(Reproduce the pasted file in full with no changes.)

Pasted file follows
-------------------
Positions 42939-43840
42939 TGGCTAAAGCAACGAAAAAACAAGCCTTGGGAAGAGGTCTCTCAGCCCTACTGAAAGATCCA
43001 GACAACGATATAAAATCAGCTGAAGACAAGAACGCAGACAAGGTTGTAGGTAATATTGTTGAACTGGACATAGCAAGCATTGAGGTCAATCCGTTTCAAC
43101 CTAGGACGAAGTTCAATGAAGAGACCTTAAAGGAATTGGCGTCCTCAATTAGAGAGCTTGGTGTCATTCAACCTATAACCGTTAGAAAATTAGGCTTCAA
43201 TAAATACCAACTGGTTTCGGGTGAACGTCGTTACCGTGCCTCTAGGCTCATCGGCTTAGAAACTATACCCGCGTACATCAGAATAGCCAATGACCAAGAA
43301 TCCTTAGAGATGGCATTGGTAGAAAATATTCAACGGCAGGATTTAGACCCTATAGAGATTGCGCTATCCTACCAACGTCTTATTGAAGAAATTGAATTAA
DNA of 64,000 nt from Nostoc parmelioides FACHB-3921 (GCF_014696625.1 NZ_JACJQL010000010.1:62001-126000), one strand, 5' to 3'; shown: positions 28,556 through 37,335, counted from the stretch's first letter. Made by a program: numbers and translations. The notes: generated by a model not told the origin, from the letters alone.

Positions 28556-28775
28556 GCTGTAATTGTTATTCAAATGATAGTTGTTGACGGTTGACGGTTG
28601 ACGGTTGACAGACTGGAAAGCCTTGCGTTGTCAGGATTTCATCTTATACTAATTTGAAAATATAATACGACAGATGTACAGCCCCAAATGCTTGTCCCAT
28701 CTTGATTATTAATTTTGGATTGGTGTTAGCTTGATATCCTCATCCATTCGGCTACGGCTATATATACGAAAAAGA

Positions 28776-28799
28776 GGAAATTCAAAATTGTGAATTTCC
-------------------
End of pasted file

Positions 42939-43840
42939 TGGCTAAAGCAACGAAAAAACAAGCCTTGGGAAGAGGTCTCTCAGCCCTACTGAAAGATCCA
43001 GACAACGATATAAAATCAGCTGAAGACAAGAACGCAGACAAGGTTGTAGGTAATATTGTTGAACTGGACATAGCAAGCATTGAGGTCAATCCGTTTCAAC
43101 CTAGGACGAAGTTCAATGAAGAGACCTTAAAGGAATTGGCGTCCTCAATTAGAGAGCTTGGTGTCATTCAACCTATAACCGTTAGAAAATTAGGCTTCAA
43201 TAAATACCAACTGGTTTCGGGTGAACGTCGTTACCGTGCCTCTAGGCTCATCGGCTTAGAAACTATACCCGCGTACATCAGAATAGCCAATGACCAAGAA
43301 TCCTTAGAGATGGCATTGGTAGAAAATATTCAACGGCAGGATTTAGACCCTATAGAGATTGCGCTATCCTACCAACGTCTTATTGAAGAAATTGAATTAA
DNA of 64,000 nt from Nostoc parmelioides FACHB-3921 (GCF_014696625.1 NZ_JACJQL010000010.1:62001-126000), one strand, 5' to 3'; shown: positions 28,556 through 37,335, counted from the stretch's first letter. Made by a program: numbers and translations. The notes: generated by a model not told the origin, from the letters alone.

Positions 28556-28775
28556 GCTGTAATTGTTATTCAAATGATAGTTGTTGACGGTTGACGGTTG
28601 ACGGTTGACAGACTGGAAAGCCTTGCGTTGTCAGGATTTCATCTTATACTAATTTGAAAATATAATACGACAGATGTACAGCCCCAAATGCTTGTCCCAT
28701 CTTGATTATTAATTTTGGATTGGTGTTAGCTTGATATCCTCATCCATTCGGCTACGGCTATATATACGAAAAAGA

Positions 28776-28799
28776 GGAAATTCAAAATTGTGAATTTCC